A friend asked me if I wanted to go to sound healing with him the other night.
I said that I had been writing and was a bit too much in my head for that to suit me.
He replied, “Oh, you poor thing.”
As if being in my head was a bad thing.
And I am sure there is not a person out there who has been to either a yoga or meditation class and not heard the term “monkey mind.” As in “still your monkey mind.” Or been told to let your thoughts go.
Or been told to not be so much in my head.
Now, I am not a meditation expert. But I am an expert thinker. I was completely head-oriented for about 38 years. And I am going to say there is nothing wrong with being in the head.
As long as we are in balance with our heart.
When my friend offered his sympathy for me being in my head, I was shocked. I told him I loved being in my head, not because I was feeling defensive but because I understand the balance between my head and my heart, and like being in either as it suits me.
And so, as a complete non-meditation expert, I am going to offer a suggestion that came into my head one day.
I may not be the first person to think of this, but I am sure I have never been told this in all my yoga and meditation classes, courses or journeys.
Instead of trying to still the mind, try tuning in to the song of the heart.
Here is my explanation on how to do this.
Try visualizing yourself actually in your heart. Imagine yourself as energy in your body, then imagine all that energy is centered in your heart. Feel the energy of your heart chakra. Pretend to feel your heart space until you actually do. Put “heart meditation” into YouTube and see if anything resonates.
Whatever way works for you, or gets you started down the road, the heart is a magical place.
To truly tune in to the song of the heart is to enter a place of zero separation. No dichotomy. A place where you can recognize the value of the head, without judgment.
Okay, so we have probably all heard the idea: We are not human beings having a spiritual experience—we are spiritual beings having a human experience. I am going to suggest that this is true, to a point. Or actually, this is completely true, until you reach a point beyond which it is not. Hang in with me here.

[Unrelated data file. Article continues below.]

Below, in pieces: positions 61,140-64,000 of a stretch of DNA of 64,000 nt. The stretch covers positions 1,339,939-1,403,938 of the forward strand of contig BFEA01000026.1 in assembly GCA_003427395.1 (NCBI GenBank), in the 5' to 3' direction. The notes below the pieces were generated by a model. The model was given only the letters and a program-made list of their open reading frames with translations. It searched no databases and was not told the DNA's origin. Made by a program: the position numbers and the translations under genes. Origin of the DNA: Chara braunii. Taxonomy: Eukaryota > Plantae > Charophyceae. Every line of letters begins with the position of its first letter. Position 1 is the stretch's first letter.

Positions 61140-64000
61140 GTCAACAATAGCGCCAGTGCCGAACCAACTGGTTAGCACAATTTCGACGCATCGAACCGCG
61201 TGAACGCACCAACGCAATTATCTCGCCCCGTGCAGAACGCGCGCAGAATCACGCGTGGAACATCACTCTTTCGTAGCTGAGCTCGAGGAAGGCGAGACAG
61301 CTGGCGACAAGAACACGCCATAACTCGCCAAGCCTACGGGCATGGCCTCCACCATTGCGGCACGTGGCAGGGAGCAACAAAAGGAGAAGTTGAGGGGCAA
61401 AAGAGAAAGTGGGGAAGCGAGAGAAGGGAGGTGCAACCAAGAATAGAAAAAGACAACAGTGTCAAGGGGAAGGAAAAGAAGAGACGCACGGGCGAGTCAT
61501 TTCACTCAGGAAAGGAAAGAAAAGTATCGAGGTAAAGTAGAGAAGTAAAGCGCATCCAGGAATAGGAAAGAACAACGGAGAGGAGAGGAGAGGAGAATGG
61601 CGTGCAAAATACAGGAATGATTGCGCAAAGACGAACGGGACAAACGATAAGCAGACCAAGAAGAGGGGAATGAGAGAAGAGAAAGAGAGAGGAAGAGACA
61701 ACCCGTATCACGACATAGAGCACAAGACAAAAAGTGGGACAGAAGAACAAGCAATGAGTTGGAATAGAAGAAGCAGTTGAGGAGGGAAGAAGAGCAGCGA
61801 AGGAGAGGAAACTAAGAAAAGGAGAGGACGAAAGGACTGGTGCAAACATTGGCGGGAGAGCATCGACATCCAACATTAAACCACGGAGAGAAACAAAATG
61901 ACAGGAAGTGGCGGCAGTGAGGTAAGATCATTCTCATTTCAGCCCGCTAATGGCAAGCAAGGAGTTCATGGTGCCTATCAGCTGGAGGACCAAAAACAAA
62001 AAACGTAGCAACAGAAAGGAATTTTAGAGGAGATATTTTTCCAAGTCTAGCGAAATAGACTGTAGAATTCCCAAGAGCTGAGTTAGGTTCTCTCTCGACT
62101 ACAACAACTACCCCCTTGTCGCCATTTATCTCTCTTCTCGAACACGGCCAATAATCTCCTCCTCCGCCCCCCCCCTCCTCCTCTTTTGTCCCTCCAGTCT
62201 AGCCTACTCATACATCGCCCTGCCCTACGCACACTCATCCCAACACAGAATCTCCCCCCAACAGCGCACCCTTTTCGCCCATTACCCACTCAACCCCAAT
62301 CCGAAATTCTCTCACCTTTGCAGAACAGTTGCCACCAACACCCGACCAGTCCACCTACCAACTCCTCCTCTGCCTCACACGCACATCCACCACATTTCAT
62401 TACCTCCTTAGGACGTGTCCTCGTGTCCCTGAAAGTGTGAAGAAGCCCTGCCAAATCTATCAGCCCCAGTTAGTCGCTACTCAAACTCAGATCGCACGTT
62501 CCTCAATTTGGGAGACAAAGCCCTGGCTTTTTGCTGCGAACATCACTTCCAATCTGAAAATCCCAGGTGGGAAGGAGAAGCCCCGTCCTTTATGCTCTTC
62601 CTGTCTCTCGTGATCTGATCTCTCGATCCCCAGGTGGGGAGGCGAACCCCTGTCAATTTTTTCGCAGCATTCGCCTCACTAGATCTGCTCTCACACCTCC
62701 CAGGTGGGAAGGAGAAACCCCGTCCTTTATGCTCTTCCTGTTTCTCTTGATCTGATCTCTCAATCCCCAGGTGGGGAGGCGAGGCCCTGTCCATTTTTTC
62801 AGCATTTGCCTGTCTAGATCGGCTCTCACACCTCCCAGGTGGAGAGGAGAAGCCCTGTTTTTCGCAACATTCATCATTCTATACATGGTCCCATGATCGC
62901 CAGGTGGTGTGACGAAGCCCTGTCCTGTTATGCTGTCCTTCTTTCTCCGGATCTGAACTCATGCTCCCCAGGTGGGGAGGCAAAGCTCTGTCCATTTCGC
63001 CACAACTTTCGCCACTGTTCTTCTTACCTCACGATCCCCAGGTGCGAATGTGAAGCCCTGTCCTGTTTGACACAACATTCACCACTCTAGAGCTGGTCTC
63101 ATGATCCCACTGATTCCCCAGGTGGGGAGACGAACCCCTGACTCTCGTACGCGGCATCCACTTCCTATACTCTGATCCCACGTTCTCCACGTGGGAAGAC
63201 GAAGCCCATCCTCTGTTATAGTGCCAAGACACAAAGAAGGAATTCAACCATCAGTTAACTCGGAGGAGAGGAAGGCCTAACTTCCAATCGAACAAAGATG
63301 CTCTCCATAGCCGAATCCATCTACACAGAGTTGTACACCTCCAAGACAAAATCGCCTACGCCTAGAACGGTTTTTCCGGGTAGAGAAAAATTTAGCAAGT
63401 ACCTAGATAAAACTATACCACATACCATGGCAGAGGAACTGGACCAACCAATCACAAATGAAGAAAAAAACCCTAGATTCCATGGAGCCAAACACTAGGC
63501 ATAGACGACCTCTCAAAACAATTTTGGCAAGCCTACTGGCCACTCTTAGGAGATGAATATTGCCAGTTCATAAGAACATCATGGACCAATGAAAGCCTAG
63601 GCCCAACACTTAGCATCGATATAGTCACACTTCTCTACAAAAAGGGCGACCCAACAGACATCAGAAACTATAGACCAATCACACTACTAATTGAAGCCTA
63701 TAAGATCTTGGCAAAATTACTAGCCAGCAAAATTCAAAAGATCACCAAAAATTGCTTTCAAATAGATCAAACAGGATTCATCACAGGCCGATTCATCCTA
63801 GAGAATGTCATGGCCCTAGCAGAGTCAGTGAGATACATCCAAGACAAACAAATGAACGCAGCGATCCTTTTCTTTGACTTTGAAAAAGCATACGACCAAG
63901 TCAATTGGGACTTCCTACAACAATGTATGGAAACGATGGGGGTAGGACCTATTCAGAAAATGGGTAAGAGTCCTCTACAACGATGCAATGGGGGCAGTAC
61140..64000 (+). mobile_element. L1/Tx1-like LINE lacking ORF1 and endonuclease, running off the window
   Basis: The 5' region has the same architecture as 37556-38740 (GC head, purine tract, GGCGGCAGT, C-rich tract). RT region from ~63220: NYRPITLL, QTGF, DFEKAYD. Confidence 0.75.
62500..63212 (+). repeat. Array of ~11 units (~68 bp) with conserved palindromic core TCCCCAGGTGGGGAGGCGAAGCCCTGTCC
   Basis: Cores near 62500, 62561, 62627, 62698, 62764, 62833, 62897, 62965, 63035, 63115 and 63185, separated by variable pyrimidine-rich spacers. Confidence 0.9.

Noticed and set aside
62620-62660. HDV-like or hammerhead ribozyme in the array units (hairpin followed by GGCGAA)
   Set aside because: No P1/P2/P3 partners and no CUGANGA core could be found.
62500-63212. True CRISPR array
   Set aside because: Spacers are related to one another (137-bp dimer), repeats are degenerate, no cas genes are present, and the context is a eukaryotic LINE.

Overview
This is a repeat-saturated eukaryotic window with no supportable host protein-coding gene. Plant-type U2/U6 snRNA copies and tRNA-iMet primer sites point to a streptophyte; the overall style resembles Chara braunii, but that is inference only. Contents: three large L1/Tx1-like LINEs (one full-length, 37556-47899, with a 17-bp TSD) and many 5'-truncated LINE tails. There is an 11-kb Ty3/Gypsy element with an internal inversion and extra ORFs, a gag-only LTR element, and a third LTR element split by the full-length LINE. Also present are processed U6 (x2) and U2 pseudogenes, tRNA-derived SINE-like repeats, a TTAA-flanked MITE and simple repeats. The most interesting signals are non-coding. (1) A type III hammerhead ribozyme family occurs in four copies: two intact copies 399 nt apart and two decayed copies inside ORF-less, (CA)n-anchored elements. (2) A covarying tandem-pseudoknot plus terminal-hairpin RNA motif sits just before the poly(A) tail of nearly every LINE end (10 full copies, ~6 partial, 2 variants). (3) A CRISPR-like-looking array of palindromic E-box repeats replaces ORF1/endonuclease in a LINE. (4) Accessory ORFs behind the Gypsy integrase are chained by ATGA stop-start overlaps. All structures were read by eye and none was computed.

You may or may not be familiar with the idea of the metaphorical pendulum having to swing the other way before it can find balance in the center.
I think that this often happens when people set off on a spiritual search. They go from being absorbed in the human world to leaping, boots and all into the spiritual world, believing whole heartedly that they are really just souls in a body. Obviously, extreme spiritual seekers have taken this to the nth degree—celibacy, fasting, denial of “all worldly goods.”
Sound familiar? Monks, priests, traditional yogis.
But what if there is another field, out beyond the discovery of yourself as a spiritual being, where you no longer deny or repress your physical self, but re-embrace it and form an amazing union of body, mind and soul?
What if your monkey mind was an amazing gift, an integral part of the reason being human is so damn cool? What if we are doing our souls a disservice by rejecting your mind, or indeed your body? What if being whole is not in finding your spirituality and purifying your mind and body, but in embracing and reveling in all three?
I would suggest that if you truly immerse yourself in the song of the heart, you may actually be able to bypass some of the spiritual bypassing!
That instead of becoming a possibly ungrounded spiritual seeker, you can find a path to your soul that does not neglect the body and the mind. Going to your soul through the song of your heart ensures that the path just leads to a deeper sense of you, rather than any disconnected sense of the spiritual being “out there.”
And so, next time a teacher suggests that your monkey mind is less than perfect, tune into the song of your heart and forgive them, forgive yourself.
The song of the heart sings of nothing but love for all of you.
Love elephant and want to go steady?
Author: Tui Anderson
Editor: Ashleigh Hitchcock